Guyana is one of the most promising plays to have been opened in the last decade following the discovery of the giant pre-salt reservoir in Brazil, says independent energy research and business intelligence company Rystad Energy.
The new oil producing South American country also accounts for a substantial share of conventional volumes discovered post 2015, the year Liza, the maiden find on the giant Stabroek Block, was announced. The percentage share leapfrogged from between 6% and 7% in 2015-2016 to about 22% in 2018 and 19% in 2019, and now stands at 24% for 2021, inclusive of the Cataback discovery.
“As we begin the home stretch of 2021 Brazil continues to perplex, and Guyana to impress,” said Schreiner Parker, Senior Vice President and Head of Latin America at Rystad Energy. He was alluding to a mix bag consisting of a divestment programme at Petrobras that is progressing and Brazil’s most recent disappointing bid round.
“One area that doesn’t disappoint much in terms of exploration is the Stabroek block in Guyana, with Exxon totaling it’s 21st discovery earlier in the quarter,” Parker said. “That takes the estimated recoverable resources to above 10 billion boe for Stabroek, an incredible number considering the whole country was barren only a decade ago.”
Cataback was the third discovery this year for the Exxon-led consortium. The well encountered 243 feet (74 meters) of net pay in high quality hydrocarbon bearing sandstone reservoirs.
The other two discoveries announced this year were Whiptail (July) and Pinktail (September), the latter of which is located around 35 kilometers southeast of the Liza Phase 1 project – the first development on the block – and six kilometers southeast of the Yellowtail-1 discovery well. Pinktail-1 was drilled to a total depth of 5,938 meters in 1,810 meters of water and hit 67 meters of net pay in high-quality hydrocarbon-bearing sandstone reservoirs. Whiptail was drilled around 6.4 kilometers southeast of the Uaru-1 discovery well in 1,795 meters of water and encountered 75 meters of net high-quality sandstone-bearing reservoir.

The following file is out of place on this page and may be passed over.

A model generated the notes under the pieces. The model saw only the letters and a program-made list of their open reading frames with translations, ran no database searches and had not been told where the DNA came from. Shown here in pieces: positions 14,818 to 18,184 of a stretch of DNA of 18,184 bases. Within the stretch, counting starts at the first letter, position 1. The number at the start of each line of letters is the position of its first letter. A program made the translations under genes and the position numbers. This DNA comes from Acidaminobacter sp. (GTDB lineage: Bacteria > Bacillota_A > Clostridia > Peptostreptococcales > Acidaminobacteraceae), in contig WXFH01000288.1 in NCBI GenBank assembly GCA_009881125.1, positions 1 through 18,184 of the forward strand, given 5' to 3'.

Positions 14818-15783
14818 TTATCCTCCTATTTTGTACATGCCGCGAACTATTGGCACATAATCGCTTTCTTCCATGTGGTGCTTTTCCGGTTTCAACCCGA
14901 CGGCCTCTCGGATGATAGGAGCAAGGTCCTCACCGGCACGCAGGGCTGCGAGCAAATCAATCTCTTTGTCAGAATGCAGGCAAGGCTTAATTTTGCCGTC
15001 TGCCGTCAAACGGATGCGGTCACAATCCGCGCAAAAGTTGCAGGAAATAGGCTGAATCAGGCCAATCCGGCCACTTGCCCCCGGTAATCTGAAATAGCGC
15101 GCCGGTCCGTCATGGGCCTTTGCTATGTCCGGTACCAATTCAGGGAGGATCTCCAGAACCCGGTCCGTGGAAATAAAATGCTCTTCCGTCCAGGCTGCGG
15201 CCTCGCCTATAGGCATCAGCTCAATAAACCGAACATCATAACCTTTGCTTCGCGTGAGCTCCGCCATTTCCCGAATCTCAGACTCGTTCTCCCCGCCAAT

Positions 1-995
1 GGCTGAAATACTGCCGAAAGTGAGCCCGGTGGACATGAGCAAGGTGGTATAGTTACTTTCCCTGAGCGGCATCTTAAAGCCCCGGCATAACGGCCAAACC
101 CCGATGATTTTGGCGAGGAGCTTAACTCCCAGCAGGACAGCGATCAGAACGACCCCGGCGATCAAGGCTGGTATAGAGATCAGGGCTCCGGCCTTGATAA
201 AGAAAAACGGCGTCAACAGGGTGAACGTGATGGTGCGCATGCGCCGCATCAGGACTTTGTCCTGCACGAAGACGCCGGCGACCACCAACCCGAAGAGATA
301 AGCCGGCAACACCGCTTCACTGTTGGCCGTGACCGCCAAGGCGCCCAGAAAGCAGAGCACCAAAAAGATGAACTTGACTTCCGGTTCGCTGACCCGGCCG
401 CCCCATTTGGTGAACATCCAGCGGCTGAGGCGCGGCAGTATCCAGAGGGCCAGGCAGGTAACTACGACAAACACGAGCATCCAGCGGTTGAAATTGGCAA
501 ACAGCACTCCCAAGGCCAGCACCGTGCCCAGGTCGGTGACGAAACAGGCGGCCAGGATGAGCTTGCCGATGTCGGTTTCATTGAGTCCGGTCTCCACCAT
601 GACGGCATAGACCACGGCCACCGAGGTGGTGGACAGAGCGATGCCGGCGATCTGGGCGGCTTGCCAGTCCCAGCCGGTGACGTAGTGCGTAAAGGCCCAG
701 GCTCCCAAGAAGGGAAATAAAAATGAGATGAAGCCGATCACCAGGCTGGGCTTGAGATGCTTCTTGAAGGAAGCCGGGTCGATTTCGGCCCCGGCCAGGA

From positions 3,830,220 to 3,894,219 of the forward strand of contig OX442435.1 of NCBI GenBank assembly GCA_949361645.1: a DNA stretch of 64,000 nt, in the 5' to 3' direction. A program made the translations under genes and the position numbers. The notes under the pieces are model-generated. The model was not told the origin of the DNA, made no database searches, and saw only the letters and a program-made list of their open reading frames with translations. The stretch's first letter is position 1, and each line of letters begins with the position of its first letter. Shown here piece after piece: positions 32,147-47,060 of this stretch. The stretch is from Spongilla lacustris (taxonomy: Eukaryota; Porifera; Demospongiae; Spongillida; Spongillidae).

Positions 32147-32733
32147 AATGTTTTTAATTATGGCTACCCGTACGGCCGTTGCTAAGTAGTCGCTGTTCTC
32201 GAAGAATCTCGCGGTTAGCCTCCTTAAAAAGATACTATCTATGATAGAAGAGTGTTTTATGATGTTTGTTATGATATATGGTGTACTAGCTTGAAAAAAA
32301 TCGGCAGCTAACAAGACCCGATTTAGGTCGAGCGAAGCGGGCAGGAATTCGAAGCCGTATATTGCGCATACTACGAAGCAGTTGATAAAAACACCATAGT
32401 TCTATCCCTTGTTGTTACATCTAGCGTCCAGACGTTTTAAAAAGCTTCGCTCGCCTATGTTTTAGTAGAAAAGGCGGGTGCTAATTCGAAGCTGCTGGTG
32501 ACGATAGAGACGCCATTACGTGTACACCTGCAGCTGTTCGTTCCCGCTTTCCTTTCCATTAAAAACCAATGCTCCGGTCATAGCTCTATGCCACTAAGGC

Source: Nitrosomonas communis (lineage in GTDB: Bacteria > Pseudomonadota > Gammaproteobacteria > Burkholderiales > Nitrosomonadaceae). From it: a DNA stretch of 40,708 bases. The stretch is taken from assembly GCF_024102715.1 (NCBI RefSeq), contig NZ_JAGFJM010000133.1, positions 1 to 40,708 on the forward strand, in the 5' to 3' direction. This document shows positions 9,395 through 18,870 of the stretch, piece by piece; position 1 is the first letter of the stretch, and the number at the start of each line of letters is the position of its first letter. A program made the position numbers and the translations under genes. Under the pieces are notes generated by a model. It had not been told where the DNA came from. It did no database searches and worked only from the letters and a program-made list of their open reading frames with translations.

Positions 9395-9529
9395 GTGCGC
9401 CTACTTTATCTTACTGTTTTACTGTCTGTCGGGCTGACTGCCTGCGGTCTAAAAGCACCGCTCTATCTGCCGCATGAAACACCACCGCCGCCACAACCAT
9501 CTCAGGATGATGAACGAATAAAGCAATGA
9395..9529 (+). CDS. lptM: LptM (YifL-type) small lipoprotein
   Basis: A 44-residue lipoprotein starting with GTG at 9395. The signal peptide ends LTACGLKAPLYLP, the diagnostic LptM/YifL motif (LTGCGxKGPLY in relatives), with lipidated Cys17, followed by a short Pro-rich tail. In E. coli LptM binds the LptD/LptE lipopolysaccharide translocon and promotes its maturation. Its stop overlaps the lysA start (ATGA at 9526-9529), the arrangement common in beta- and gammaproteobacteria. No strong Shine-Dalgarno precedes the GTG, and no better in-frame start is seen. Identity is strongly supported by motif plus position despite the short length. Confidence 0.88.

“With several other exciting prospects and a rigorous drilling program, Stabroek promises to stay in the news over the next several years for all the right reasons,” Parker pointed out.
Following the announcement of the 10th discovery, Pluma, on the block in 2018, ExxonMobil estimated that around 17 identified prospects remained available to be drilled on the block. With 21 discoveries now unearthed on the tract, seven identified prospects remain to be drilled. Although cumulative discovered volumes on the block have now moved to around 10 billion boe, the average volumes associated with discoveries has come down from 500 million boe for the 18 discoveries made until 2020 to 300 million boe for the three new finds this year. Nonetheless, the available prospects along with the potential from appraisals highlights the remaining potential of the block.
“Furthermore, we believe that the identified prospects only take into account prospects mapped within the part of the block that is not disputed with neighbor Venezuela and much remains to be explored in the western area,” the Norway group said.